Take Control of Your Collections


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Take Control of Your Collections

  1. 1. Take Control of Your Collection Leo E. Landis Museum Curator, State Historical Museum of Iowa leo.landis@Iowa.gov
  2. 2. Taking Control of Your Collection Iowa Museum Association July 12, 2013 Developing a Collection Management Policy http://aam-us.org/docs/continuum/developing-a-cmp-final.pdf   Samples of Collections Policies City of Lansing, MI http://www.lansing.ks.us/DocumentCenter/Home/View/1655 McClean County (IL) Historical Society http://www.mchistory.org/pdfs/collection_policy.pdf Nebrasksa State Historical Society http://www.nebraskahistory.org/museum/collect/collections_policy.pdf   Writing a Scope of Collections Statement—State of California http://www.parks.ca.gov /pages/22491/files/guidelines_for_writing_scope_of_collections_statement_state_parks_ahm _march_2009.pdf   Deaccession Activity—AAM http://www.aam-us.org/docs/continuum/deaccessioning-activity.pdf?sfvrsn=2   Best Reference Malaro, Marie. A Legal Primer on Managing Museum Collections, Third Edition, 2012.
  3. 3. AAM Code of Ethics Collections The distinctive character of museum ethics derives from the ownership, care and use of objects, specimens, and living collections representing the world's natural and cultural common wealth. This stewardship of collections entails the highest public trust and carries with it the presumption of rightful ownership, permanence, care, documentation, accessibility and responsible disposal. Thus, the museum ensures that: •collections in its custody support its mission and public trust responsibilities •collections in its custody are lawfully held, protected, secure, unencumbered, cared for and preserved •collections in its custody are accounted for and documented
  4. 4. AAM Code of Ethics Collections—II •access to the collections and related information is permitted and regulated •acquisition, disposal, and loan activities are conducted in a manner that respects the protection and preservation of natural and cultural resources and discourages illicit trade in such materials •acquisition, disposal, and loan activities conform to its mission and public trust responsibilities •disposal of collections through sale, trade or research activities is solely for the advancement of the museum's mission. Proceeds from the sale of nonliving collections are to be used consistent with the established standards of the museum's discipline, but in no event shall they be used for anything other than acquisition or direct care of collections.
  5. 5. AAM Code of Ethics Collections—III •the unique and special nature of human remains and funerary and sacred objects is recognized as the basis of all decisions concerning such collections •collections-related activities promote the public good rather than individual financial gain •competing claims of ownership that may be asserted in connection with objects in its custody should be handled openly, seriously, responsively and with respect for the dignity of all parties involved.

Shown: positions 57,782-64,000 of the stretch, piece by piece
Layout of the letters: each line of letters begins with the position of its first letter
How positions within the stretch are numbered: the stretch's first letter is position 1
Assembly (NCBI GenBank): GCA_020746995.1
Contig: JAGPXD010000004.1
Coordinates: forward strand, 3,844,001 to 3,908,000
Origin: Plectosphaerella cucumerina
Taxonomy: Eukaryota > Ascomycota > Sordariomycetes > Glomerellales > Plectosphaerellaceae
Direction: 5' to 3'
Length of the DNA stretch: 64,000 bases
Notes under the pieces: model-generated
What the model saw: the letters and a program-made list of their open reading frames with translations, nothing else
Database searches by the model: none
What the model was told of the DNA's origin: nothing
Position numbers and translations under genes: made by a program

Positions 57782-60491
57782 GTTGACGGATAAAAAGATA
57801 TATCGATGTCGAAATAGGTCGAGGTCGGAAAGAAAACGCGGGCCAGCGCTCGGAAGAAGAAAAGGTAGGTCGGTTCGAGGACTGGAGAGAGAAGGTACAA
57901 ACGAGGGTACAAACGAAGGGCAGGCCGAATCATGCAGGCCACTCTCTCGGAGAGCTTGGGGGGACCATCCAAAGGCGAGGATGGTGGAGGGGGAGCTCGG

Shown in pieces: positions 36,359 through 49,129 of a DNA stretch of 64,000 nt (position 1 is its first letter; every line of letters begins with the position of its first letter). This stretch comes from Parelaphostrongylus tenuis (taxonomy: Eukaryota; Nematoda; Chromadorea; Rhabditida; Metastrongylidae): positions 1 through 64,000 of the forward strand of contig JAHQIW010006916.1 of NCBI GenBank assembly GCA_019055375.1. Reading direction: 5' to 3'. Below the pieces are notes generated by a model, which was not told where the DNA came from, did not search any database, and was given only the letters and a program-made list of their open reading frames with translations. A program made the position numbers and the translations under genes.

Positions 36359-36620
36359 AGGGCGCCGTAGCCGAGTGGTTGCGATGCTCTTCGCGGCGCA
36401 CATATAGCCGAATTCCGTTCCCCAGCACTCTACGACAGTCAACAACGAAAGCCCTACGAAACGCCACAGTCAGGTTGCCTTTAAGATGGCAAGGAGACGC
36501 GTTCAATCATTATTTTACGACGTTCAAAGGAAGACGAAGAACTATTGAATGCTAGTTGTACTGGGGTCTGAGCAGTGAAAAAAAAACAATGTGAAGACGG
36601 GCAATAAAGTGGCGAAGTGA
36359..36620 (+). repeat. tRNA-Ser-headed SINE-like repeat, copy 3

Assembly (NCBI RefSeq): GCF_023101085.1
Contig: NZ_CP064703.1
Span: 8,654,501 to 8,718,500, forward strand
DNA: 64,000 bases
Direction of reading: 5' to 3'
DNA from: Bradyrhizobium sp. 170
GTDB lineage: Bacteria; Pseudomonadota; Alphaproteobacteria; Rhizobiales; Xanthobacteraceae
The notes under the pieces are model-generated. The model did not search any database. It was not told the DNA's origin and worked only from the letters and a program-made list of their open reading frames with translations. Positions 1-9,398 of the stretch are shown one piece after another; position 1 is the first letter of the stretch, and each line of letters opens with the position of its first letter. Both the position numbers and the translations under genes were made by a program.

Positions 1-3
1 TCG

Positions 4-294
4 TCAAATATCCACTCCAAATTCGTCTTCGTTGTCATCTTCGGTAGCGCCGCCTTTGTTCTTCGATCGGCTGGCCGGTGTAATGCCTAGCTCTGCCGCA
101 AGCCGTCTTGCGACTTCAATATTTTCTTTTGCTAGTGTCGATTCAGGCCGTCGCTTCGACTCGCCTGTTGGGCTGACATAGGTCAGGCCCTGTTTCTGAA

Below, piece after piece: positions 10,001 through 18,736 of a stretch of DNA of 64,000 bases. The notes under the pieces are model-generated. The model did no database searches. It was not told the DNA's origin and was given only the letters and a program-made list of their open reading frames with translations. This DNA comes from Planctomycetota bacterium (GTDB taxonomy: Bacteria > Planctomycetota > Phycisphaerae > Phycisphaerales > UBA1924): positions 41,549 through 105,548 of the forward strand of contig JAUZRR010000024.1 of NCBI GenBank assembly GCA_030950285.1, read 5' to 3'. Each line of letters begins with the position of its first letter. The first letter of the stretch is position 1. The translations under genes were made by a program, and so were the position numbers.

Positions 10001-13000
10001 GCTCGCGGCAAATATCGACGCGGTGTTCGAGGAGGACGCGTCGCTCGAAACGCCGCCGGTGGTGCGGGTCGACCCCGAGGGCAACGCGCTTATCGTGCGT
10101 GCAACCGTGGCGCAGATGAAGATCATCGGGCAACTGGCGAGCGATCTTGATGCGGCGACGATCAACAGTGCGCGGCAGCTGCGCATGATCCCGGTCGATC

6. 6. Take Control of Your Collection According to one museum planning firm, “...the direct and indirect costs of collecting amount to nearly 70 per cent of museum operating costs, and so the strategy for future collections development is a key element in the financial analysis.” (Lord) •Objects that do not fulfill your mission  •Inventories and Objects for which there are incomplete records •Deaccessioning objects from the museum’s collection? 
  7. 7. Fulfill Your Mission with Your Collection •Collections Policy •Scope of Collections •Collecting Themes
  9. 9. Collections Policy Development Policy development can be time-consuming, but approaching the issues from a variety of perspectives can be beneficial. The process is most effective when there is full staff involvement at every stage: initial draft, review, revision and recommendation to the governing authority for approval. Here are some steps in the policy development process: •Assemble the writing team. (You may be most of these people) Select a team that has a manageable number of participants yet represents a variety of perspectives within the institution, including administration, collections, conservation, governance, public programs, research and security. Include the staff who implement the procedures. •Develop the policy. Use the mission statement and scope of the collections statement to develop broad, institution-wide collections management policies. Then develop specific policies to address particular institutional issues.
  10. 10. Collections Policy Development Review standards Review the policies to ensure that they are based on current legal, ethical and professional standards and adhere to the museum’s code of ethics. •Get feedback Ask other staff members or volunteers to comment on successive drafts of the policies. Once you have received feedback, revise the policy as necessary. •Get governance endorsement Following staff review and revision, present the policies to the museum’s governing authority for approval. Be prepared to explain and defend each policy as well as to incorporate the governing authority’s suggestions.
  11. 11. Collections Policy Development •Develop procedures Once the policies have been approved by the governing authority, prepare a set of procedures for implementing each policy. •Implement The completed collections management policy and the corresponding procedures are presented, implemented and carried out by staff. Relevant staff should have been included in developing the policies and procedures but there may still be a need to talk about how to carry out their responsibilities. •Review and revise periodically These policies and procedures will evolve as the museum grows and thrives. Procedures might need revision more often than policies http://aam-us.org/docs/continuum/developing-a-cmp-final.pdf